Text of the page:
Merc With A Movie: The 16-Year Odyssey of the "Deadpool" Film
First Second has announced its releases for spring 2012, and as usual it’s an exciting, eclectic lineup. Here’s a quick rundown:
Which are you looking forward to?
Caryn A. Tate has been writing Red Plains for a couple of years now, and the world of her story, which is set in the Old West but is not bound by the traditions of the Western genre, is getting more and more complex. With the publication of The Ballad of Double Ott this week, she launches a new story arc and an intriguing new character. I talked to Tate two years ago, and this seemed like an opportune time to revisit Red Plains.
Robot 6: Is Double Ott a new character, or has he appeared in other issues of Red Plains? Who is he, and what is his backstory?
Caryn A. Tate: Double Ott is a brand new character to the series. It’s been a long time coming—he first came to me a couple of years ago, and I fleshed out the plot of The Ballad of Double Ott around the same time. But I wanted to wait for the timing to be right in the series, not just to introduce Ott, but to bring back Velasquez, who played a huge role in the Red Plains story Nice Place to Raise Your Kids Up. There had to be a good amount of time between Nice Place and The Ballad of Double Ott because I wanted there to be some anticipation for folks as to what happened to Velasquez, what was going to happen to Lupe and the other Escovidos, and there has been a whole lot of other stuff going on in town too!
Ott is a bounty hunter and an ex Buffalo Soldier who comes through the town of Red Plains hot on the trail of a white slavery ring. He’s a classic action hero badass—ready for any situation, armed to the teeth, and lives a life of adventure! Double Ott embodies my favorite action heroes that I grew up on…and in that light, he’s the one character in the Red Plains series that I take some liberties with!
It’s time once again for our monthly trip through Previews looking for cool, new comics. As usual, we’re focusing on graphic novels, collected volumes, and first issues so that I don’t have to come up with a new way to say, “ Dark Horse Presents is still awesome!” every month. And I’ll continue letting Tom and Carla do the heavy lifting in regards to DC and Marvel’s solicitations.
Also, please feel free to play along in the comments. Tell me what I missed that you’re looking forward to or – if you’re a comics creator – mention your own stuff.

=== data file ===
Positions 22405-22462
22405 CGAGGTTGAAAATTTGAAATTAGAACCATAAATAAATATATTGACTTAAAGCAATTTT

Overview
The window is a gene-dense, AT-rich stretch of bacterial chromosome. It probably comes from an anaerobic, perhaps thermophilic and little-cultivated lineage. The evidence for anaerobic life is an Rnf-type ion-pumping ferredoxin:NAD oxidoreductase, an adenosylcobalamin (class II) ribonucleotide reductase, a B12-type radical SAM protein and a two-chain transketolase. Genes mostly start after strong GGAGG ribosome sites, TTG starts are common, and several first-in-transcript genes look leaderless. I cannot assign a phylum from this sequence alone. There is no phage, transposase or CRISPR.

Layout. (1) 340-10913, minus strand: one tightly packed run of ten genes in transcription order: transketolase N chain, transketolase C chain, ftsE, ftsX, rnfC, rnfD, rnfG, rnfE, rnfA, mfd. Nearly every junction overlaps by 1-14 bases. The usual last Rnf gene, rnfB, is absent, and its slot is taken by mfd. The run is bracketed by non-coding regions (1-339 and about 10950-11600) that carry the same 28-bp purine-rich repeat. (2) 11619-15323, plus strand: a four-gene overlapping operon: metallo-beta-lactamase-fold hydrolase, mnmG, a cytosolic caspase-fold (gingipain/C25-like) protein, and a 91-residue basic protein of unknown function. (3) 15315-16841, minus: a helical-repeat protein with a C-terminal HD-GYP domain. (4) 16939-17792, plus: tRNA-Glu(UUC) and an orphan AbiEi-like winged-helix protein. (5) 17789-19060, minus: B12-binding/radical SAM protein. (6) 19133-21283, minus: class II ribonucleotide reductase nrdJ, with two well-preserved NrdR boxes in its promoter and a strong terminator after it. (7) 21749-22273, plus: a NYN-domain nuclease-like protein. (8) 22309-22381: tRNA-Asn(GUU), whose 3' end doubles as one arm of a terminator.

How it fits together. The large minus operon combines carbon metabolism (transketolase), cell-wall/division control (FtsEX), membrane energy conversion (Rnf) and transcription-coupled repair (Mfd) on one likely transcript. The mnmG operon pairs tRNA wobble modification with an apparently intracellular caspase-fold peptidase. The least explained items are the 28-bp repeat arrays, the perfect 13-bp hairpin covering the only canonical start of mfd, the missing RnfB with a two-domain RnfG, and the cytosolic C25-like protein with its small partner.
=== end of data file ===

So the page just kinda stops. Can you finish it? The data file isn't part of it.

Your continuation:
Puss in Boots Movie Prequel – I don’t care for movie prequel comics as a rule, but swashbuckling cats are awesome in any incarnation. As long as these are fresh gags and not just ones warmed up from Shrek, I expect to enjoy this.
Jim Henson’s The Dark Crystal: Creation Myths, Book 1 - I just introduced my son to The Dark Crystal and Labyrinth a couple of weeks ago, so this is great timing. He had the same questions about The Dark Crystal‘s world that I always do, so I’m looking forward to seeing Archaia’s take on answering those. Totally feel like the world’s in good hands with this publisher and these creators.
The Sigh - If Archaia’s snagging Marjane Satrapi’s (Persepolis, Chicken With Plums) new book has been reported already, I missed it. I’m surprised that wasn’t bigger news.
Siegfried, Volume 1 – I’ve been meaning to read P Craig Russell’s Ring of the Nibelung adaptation for years, so I think this might be what pushes me to finally do it. It would be fun to read Russell’s and compare it to this version by Alex Alice.
The Grave Doug Freshley is a comic with a lot of promise. It’s the story of a former farmhand and tutor who rises from the grave to seek revenge on the gang of outlaws that killed him and the family he worked for. The comic was first solicited in 2008, and some advance copies must have gone out, because it received a positive review from Johanna Draper Carlson at Comics Worth Reading. ComicMix interviewed writer Josh Hechinger a few months later. Hechinger (who was only 20 at the time) described the story as “[Sergio] Leone meets Looney Toons.”
And then … crickets. As Hechinger explains on his blog, pre-orders were too low to justify the print run, so the comic was solicited then canceled. I gather from this post that this happened not one, but three times, which must be incredibly frustrating, and Hechinger says that this last time, when the book was solicited for an October 2010 release, he didn’t do much publicity for it because he didn’t want to talk up a book and then have it not come out — again.
This is one of those situations where digital can make all the difference, though: Yesterday, iFanboy posted the news that the comic is available on Graphic.ly and showed off the first few pages with a demo of Graphic.ly’s web app. (iFanboy is owned by Graphic.ly.)